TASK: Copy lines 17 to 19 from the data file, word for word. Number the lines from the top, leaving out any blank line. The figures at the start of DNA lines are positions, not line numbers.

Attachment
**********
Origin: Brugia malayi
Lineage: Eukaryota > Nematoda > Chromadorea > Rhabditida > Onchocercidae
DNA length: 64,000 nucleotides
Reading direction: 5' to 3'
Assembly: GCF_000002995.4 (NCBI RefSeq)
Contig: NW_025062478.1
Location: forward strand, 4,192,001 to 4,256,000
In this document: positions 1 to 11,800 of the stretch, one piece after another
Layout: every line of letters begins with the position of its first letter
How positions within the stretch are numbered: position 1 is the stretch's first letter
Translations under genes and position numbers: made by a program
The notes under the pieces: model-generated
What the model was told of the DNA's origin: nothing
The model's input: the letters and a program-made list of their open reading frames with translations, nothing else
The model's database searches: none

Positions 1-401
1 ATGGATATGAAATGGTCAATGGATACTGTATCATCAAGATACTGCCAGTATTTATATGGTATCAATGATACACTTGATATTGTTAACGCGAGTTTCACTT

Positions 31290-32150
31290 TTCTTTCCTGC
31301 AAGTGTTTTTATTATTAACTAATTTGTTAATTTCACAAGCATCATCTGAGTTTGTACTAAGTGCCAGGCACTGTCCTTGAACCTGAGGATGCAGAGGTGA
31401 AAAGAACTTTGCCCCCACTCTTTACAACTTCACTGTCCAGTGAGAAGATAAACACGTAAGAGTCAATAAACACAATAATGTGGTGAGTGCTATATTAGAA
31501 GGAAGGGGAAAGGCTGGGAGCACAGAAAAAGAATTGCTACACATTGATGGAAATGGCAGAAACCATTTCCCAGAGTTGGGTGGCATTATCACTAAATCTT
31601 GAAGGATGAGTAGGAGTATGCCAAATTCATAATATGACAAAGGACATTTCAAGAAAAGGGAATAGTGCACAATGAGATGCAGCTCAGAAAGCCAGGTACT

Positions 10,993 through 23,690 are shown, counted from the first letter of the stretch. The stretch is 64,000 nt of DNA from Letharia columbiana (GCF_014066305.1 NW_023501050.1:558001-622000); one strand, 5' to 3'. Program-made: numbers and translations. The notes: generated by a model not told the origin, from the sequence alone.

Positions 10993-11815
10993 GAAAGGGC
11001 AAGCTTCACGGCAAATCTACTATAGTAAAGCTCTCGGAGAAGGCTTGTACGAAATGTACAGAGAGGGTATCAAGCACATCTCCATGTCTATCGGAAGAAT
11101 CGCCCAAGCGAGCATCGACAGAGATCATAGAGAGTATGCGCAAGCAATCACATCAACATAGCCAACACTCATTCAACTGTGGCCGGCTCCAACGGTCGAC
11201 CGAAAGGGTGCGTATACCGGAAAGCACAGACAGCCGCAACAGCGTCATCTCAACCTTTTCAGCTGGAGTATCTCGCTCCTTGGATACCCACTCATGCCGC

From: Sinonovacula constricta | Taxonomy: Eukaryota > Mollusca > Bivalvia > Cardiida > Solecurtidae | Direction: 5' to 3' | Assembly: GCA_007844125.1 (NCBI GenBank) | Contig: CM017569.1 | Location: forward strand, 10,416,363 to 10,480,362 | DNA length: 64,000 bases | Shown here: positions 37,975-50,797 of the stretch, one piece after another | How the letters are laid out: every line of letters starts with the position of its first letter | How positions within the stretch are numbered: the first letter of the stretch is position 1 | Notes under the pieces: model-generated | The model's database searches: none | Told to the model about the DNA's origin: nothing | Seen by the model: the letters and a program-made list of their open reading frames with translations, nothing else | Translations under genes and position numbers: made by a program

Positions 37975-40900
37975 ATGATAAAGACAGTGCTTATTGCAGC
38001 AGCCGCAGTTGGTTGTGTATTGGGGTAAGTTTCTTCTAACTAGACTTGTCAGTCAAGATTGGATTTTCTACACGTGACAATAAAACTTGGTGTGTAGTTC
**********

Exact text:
1 ATGGATATGAAATGGTCAATGGATACTGTATCATCAAGATACTGCCAGTATTTATATGGTATCAATGATACACTTGATATTGTTAACGCGAGTTTCACTT

Positions 31290-32150
31290 TTCTTTCCTGC